COLUMBIA — Columbia School Board members unanimously voted to remove the marching band program for eighth- and ninth-graders and determined how to use the newly purchased Bethel property and soon-to-be vacant Field Elementary at their meeting Monday evening.
The action to remove marching band from Columbia’s junior high schools was tabled in October after several community members spoke out against the change.
A parent forum was hosted prior to Monday night’s meeting in an effort to gain feedback from parents, and a survey was posted online. More than 80 percent of parents who participated in the survey favored the recommendation to postpone marching band until 10th grade.
After gathering additional parental input, the band program evaluation committee decided not to make any revisions to its original recommendation, said Chief Academic Officer Sally Beth Lyon. At the meeting, the brief board discussion conveyed that students need to focus on learning their instruments before learning how to march with them.
In addition to the band curriculum, the board passed revisions to the sixth- through eighth-grade science curriculum.
Board members also voted to follow recommendations on how to use a newly purchased property on Bethel Road and how to fill the soon-to-be-vacant Field Elementary School. Following winter break, students at Field will be moving to the new Alpha Hart Lewis Elementary School.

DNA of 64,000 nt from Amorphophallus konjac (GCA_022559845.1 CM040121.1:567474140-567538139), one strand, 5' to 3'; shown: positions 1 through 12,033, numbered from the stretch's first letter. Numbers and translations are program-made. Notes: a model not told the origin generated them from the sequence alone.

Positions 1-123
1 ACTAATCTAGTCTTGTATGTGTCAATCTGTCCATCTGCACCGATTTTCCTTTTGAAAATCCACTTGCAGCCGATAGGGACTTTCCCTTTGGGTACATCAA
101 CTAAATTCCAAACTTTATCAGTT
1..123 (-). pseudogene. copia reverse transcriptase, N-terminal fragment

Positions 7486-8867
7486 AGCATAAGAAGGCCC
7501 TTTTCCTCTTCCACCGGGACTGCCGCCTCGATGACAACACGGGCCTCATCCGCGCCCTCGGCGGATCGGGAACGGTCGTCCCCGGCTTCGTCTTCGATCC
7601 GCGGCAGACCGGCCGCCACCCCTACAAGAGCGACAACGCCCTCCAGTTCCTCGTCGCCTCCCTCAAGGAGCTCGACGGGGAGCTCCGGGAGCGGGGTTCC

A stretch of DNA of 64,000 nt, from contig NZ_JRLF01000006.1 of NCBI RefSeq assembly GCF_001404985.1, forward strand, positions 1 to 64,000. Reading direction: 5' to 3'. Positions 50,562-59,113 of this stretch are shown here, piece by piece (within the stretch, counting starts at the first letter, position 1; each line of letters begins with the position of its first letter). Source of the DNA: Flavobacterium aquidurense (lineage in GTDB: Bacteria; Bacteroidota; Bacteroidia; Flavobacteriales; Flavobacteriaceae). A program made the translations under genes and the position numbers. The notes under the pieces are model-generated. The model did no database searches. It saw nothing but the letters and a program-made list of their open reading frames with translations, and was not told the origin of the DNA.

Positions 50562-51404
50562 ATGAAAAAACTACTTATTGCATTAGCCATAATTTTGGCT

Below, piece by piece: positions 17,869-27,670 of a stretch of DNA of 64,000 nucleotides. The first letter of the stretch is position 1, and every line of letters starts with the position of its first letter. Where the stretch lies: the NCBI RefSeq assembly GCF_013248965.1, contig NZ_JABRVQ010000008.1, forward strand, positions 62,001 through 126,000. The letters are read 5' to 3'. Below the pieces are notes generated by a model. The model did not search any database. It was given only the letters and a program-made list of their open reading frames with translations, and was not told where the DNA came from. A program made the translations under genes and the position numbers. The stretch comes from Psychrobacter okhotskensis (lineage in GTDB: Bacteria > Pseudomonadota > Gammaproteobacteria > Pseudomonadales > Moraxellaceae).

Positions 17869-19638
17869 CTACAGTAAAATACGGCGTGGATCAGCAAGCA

The board voted unanimously to accept the following recommendations for the two properties:
- Relocating the third- through fifth-grade gifted education program, which is currently housed at 916-918 Bernadette Drive, to Field Elementary beginning with the 2010-11 school year.
- Opening additional early childhood classrooms at Field beginning with the 2010-11 school year.
- Relocating the Bearfield program and after-school education services for students to the 4600 Bethel Road facility beginning with the 2010-11 school year.
- Relocating space for adult offices to meet district needs.
Other business Monday included passage of a proposal for early retirement and early resignation notice stipends. In early October, Superintendent Chris Belcher suggested to the School Board Policy Committee that teachers who notify the district of their plans to retire or resign in advance be given a monetary incentive.
The proposal includes rewarding full-time staff members who are planning to retire a $1,000 incentive for notifying the district before Jan. 4. Additionally, part-time workers will be offered a $500 incentive, and faculty under contract who plan to resign will be offered a $500 incentive as well.
“The intent of the incentive is not to encourage people to retire, but to encourage people to let us know ahead of time,” said Mary Laffey, assistant superintendent for human resources.